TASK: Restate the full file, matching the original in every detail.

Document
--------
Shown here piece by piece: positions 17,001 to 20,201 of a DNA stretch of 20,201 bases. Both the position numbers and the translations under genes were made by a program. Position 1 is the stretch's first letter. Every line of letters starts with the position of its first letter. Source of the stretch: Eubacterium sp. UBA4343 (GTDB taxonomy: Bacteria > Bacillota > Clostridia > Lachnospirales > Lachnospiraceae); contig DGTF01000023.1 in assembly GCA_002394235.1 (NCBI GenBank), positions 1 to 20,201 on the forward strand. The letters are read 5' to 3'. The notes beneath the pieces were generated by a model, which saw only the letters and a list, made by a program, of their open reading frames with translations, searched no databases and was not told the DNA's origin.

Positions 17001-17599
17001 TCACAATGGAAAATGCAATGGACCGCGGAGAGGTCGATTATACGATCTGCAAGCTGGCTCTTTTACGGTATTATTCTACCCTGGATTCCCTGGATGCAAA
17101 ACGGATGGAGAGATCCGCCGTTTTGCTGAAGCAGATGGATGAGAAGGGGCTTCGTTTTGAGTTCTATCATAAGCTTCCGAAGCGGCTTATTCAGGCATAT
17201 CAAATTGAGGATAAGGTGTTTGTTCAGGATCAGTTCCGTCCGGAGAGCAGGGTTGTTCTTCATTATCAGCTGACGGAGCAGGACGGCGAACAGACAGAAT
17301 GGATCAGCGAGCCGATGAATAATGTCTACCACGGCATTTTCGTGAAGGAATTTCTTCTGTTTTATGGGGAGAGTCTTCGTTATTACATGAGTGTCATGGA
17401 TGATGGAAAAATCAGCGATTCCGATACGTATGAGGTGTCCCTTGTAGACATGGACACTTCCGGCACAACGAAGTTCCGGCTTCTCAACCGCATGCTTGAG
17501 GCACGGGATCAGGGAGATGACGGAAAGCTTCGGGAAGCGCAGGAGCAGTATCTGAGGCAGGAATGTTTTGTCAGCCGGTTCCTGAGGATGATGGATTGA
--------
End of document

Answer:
Shown here piece by piece: positions 17,001 to 20,201 of a DNA stretch of 20,201 bases. Both the position numbers and the translations under genes were made by a program. Position 1 is the stretch's first letter. Every line of letters starts with the position of its first letter. Source of the stretch: Eubacterium sp. UBA4343 (GTDB taxonomy: Bacteria > Bacillota > Clostridia > Lachnospirales > Lachnospiraceae); contig DGTF01000023.1 in assembly GCA_002394235.1 (NCBI GenBank), positions 1 to 20,201 on the forward strand. The letters are read 5' to 3'. The notes beneath the pieces were generated by a model, which saw only the letters and a list, made by a program, of their open reading frames with translations, searched no databases and was not told the DNA's origin.

Positions 17001-17599
17001 TCACAATGGAAAATGCAATGGACCGCGGAGAGGTCGATTATACGATCTGCAAGCTGGCTCTTTTACGGTATTATTCTACCCTGGATTCCCTGGATGCAAA
17101 ACGGATGGAGAGATCCGCCGTTTTGCTGAAGCAGATGGATGAGAAGGGGCTTCGTTTTGAGTTCTATCATAAGCTTCCGAAGCGGCTTATTCAGGCATAT
17201 CAAATTGAGGATAAGGTGTTTGTTCAGGATCAGTTCCGTCCGGAGAGCAGGGTTGTTCTTCATTATCAGCTGACGGAGCAGGACGGCGAACAGACAGAAT
17301 GGATCAGCGAGCCGATGAATAATGTCTACCACGGCATTTTCGTGAAGGAATTTCTTCTGTTTTATGGGGAGAGTCTTCGTTATTACATGAGTGTCATGGA
17401 TGATGGAAAAATCAGCGATTCCGATACGTATGAGGTGTCCCTTGTAGACATGGACACTTCCGGCACAACGAAGTTCCGGCTTCTCAACCGCATGCTTGAG
17501 GCACGGGATCAGGGAGATGACGGAAAGCTTCGGGAAGCGCAGGAGCAGTATCTGAGGCAGGAATGTTTTGTCAGCCGGTTCCTGAGGATGATGGATTGA